This is the time of year (even this year) for Oscar-bait movies featuring A-list stars, but here’s hoping you’ll find room on your holiday viewing list for the smaller, period-piece gem “Sylvie’s Love,” a lush and beautifully filmed romance set in the Harlem of the 1950s and 1960s. Like the great Douglas Sirk melodramas of that time period, “Sylvie’s Love” is unabashedly sentimental and just gorgeous to behold — but the difference here is the terrific ensemble cast is primarily Black and Latinx.
The wonderfully versatile Tessa Thompson (“Annihilation,” the “Creed” movies, “Westworld”) is the title character, first seen as a vision in turquoise as Nancy Wilson’s “The Nearness of You” swells on the soundtrack. Sylvie is in fact about to see Nancy Wilson in concert at the Town Hall in Manhattan when she spots Robert (Nnamdi Asomugha), whom she hasn’t seen in years. From the moment they set eyes upon one another, we know they were more than just friends back in the day — and just like that we flash back about five years, when Sylvie was working in her father’s record store (Lance Reddick lends great heart to the movie as Sylvie’s father) and Robert was an aspiring tenor sax jazz musician who walked into that store, wound up taking a job and fell in love with Sylvie.
But it’s … complicated. Sylvie is engaged to and eventually marries Lacy (Alano Miller), an ambitious advertising account exec who loves Sylvie and has come to terms with the fact he is not the love of her life, while Robert finds success with his jazz quartet and tours the world — a tour that eventually leads to him running into Sylvie outside Town Hall. The love triangle is the main focus of “Sylvie’s Love,” which at times feels like “The Way We Were” meets “A Star Is Born,” but writer-director Eugene Ash does a magnificent job of weaving in a myriad of intriguing subplots, including Sylvie developing a love for television that started with her watching shows such as “I Love Lucy,” and becoming a star TV executive at a time when there were few if any Black women running shows in the unfortunate reality of the actual world.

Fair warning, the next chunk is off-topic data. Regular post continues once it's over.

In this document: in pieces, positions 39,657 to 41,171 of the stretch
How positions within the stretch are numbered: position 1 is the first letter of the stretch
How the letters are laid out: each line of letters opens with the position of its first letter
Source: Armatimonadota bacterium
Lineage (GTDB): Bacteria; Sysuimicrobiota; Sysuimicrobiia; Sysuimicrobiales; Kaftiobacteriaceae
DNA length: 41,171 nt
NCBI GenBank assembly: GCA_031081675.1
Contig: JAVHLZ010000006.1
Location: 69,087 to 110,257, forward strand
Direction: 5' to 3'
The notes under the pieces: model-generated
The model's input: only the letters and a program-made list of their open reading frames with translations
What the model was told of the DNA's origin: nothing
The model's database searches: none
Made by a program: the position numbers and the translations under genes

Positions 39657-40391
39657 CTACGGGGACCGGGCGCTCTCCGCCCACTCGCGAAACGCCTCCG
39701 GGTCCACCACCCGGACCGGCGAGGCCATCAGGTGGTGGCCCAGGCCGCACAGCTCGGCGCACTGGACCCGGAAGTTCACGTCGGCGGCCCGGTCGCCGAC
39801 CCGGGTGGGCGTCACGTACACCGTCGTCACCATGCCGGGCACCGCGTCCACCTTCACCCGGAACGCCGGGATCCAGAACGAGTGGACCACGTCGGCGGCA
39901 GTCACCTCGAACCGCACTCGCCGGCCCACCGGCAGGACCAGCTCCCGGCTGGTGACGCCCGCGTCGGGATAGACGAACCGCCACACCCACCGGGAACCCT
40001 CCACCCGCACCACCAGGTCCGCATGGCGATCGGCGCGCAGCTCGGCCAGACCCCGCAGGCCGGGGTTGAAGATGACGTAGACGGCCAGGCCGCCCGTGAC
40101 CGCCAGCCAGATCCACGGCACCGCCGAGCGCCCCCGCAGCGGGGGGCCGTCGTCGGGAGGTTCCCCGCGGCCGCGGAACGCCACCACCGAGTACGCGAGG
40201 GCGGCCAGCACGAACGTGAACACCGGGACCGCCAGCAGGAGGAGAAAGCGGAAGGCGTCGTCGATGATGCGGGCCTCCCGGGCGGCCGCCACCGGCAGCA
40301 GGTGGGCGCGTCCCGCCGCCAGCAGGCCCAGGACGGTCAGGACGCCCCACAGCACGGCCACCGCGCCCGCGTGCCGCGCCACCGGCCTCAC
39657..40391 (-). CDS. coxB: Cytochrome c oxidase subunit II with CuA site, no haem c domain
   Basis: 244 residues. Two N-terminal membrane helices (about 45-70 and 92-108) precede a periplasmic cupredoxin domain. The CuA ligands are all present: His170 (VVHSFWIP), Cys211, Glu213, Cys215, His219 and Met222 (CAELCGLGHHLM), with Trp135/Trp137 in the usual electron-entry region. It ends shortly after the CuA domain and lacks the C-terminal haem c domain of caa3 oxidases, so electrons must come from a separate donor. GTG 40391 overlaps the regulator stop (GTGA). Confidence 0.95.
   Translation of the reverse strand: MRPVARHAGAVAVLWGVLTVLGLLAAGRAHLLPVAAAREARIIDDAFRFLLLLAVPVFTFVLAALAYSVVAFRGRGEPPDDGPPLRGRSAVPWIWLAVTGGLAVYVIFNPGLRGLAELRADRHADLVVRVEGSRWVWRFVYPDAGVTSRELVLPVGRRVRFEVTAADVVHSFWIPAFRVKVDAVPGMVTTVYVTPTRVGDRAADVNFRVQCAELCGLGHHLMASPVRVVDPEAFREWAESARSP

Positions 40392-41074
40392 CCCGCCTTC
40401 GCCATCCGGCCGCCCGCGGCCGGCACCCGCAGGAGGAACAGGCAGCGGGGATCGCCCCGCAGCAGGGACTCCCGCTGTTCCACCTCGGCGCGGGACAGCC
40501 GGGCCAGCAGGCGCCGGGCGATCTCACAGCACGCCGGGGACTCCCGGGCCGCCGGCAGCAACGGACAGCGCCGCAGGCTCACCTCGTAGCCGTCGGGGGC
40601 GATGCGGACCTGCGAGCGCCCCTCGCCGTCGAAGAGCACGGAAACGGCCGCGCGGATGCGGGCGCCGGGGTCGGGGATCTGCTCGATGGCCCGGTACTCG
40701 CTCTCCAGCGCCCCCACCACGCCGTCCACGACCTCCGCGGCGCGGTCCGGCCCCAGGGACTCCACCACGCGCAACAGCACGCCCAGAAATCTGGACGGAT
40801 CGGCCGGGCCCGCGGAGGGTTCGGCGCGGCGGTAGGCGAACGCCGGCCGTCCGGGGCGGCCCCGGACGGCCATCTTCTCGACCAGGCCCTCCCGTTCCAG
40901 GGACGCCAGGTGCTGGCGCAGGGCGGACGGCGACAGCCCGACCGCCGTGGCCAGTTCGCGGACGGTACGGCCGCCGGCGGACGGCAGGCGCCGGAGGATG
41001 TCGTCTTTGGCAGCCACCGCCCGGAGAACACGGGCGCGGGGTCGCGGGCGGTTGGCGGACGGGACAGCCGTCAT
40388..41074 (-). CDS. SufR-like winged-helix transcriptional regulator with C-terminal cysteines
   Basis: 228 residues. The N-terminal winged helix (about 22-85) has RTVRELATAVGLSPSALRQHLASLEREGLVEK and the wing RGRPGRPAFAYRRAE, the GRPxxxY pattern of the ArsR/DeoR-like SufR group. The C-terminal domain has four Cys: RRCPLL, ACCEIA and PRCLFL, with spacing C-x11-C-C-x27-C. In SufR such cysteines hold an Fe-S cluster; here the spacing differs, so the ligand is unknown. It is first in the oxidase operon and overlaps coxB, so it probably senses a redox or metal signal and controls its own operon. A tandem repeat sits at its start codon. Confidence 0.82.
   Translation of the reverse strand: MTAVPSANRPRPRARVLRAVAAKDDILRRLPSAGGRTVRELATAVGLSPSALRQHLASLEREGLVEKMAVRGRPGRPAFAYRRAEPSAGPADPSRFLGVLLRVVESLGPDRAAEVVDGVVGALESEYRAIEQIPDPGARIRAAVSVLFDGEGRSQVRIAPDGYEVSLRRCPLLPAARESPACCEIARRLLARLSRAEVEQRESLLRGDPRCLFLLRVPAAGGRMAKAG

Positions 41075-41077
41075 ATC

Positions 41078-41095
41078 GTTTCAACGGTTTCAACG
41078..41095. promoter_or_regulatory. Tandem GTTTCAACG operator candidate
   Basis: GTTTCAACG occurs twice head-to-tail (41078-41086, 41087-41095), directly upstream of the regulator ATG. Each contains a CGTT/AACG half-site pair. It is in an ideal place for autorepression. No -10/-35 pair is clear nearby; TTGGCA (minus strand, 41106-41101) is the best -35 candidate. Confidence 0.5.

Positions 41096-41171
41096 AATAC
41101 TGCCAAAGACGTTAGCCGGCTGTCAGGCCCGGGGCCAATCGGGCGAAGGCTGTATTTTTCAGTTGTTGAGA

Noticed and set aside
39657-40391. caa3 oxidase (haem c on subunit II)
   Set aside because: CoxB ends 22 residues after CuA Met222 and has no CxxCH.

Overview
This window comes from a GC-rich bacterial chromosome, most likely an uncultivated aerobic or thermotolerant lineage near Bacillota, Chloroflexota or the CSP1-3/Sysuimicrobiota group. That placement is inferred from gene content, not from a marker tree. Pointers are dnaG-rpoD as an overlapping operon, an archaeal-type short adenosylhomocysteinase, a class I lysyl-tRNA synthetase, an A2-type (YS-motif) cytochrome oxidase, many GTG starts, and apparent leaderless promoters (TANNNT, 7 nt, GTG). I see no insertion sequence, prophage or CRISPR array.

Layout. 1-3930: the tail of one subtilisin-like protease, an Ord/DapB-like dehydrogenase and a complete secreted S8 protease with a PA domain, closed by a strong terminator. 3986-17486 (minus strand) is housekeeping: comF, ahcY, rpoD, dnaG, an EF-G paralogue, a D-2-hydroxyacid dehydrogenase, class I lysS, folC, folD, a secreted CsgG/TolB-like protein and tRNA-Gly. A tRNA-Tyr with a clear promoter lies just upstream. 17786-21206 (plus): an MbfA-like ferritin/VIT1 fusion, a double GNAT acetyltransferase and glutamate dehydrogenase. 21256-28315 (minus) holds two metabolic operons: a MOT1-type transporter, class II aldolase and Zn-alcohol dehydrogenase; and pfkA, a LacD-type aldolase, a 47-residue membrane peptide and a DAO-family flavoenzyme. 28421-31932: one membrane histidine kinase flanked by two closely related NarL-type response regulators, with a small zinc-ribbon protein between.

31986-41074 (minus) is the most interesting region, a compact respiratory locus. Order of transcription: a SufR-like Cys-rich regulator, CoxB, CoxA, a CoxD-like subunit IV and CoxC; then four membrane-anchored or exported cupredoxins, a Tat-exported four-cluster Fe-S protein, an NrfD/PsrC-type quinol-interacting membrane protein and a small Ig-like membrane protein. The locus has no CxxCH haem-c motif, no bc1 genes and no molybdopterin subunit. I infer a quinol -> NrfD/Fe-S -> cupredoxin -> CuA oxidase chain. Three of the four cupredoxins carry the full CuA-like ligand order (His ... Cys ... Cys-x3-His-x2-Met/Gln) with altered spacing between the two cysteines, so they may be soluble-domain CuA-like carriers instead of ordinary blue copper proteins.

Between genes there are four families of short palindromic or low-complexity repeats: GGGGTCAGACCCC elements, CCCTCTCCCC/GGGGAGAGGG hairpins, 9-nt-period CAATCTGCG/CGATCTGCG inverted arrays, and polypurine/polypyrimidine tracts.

Aja Naomi King provides comic relief and social conscience as Sylvie’s activist cousin, who is usually on the road and about to attend some historic march or speech when she’s on the phone with Sylvie, while Jemima Kirke has a small but scene-stealing role as an influential band manager known as The Countess.
“Sylvie’s Love” reaches what would be a traditional movie ending about three-fourths of the way through the story and then takes some intriguing and absolutely plausible turns, giving what had already been an involving love story an extra layer of resonance.